Laissez faire capitalists regard welfare capitalism, where the state provides either a basic, cut-to-the-bones, or more generous (as in the model of welfare capitalism common in the Scandinavian countries) welfare provision for those members of society who are less able to take part in the cut and thrust of competitive profit seeking, and who therefore need support, as little better than socialism: for a laissez faire capitalist, socialism is theft, because it takes away from their profit – paid over in taxes, for example – and gives their money to people who have not earned it. Welfare capitalists, can, however, also subscribe to welfare chauvinism – a belief that welfare can only be given to “worthy” recipients: their worth to be determined by the giver. They are capitalists, after all.

The Dickens’ character Scrooge (before his reformation) is the archetypal capitalist: his attitude, encapsulated in the statement “are there no prisons, are there no workhouses?” when asked to contribute to the charitable relief of the poor, plus his Malthusian and socially Darwinist statement that those who cannot make a living for themselves in a free market economy “had better die and decrease the surplus population” is that of a laissez-faire capitalist

Dickens also presents in his novella, the concept of welfare chauvinism: the Cratchits – good, religious, humble and grateful, will be the worthy recipients of Scrooge’s future welfare: the rogues who, shown to him by the Ghost of Christmas Yet To Come, strip Scrooge’s dead body and sell his belongings, who live in an area which “reeked with crime, with filth, and misery” will, presumably, not.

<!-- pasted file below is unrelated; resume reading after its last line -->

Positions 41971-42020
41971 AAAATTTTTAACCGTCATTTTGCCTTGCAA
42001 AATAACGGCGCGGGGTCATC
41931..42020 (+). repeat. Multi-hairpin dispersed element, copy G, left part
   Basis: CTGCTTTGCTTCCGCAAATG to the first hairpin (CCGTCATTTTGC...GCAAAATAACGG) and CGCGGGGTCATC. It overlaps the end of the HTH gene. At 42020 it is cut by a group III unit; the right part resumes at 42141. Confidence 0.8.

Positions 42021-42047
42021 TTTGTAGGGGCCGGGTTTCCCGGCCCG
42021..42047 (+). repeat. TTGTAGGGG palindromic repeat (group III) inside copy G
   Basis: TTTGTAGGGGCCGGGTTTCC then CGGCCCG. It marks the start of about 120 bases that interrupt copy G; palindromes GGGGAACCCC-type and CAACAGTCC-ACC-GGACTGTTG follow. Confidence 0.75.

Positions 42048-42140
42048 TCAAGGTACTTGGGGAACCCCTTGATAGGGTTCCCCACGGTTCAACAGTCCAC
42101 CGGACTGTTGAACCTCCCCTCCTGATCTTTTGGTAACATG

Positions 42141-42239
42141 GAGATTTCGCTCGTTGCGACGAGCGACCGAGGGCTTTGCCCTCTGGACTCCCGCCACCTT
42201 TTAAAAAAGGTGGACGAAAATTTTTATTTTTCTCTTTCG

So what is this socialism, which is regarded as theft, who or what is a Malthusian, and what is social Darwinism?

Socialism is about belonging to a mutually supportive society – in theory.

Socialism includes a set of political philosophies that originated in the revolutionary movements of the mid-to-late 18th century, and in the UK was largely motivated by the belief that there was something wrong in a political system which saw owners of industries in the burgeoning Industrial Revolution making huge profits off the sweated labour of people less fortunate than they were, people who were unfairly treated and not able to negotiate the terms of their working conditions. 

In essence, socialism believes in the co-ownership of the means of production between the producers themselves, and, in some systems which do not preclude private ownership, the owners of the means of production. It is thus distinct from pure communism, in which there is no private ownership at all.

By the late 19th century, mostly because of the work of Marx and Engels, socialism had taken on a political position as “the opposition to capitalism.” It advocated for a post-capitalist society based on some form of social ownership of the means of production, to be achieved, depending on the writer, the time they were writing, and their specific political bent, either by the politics of reformation, or the politics of revolution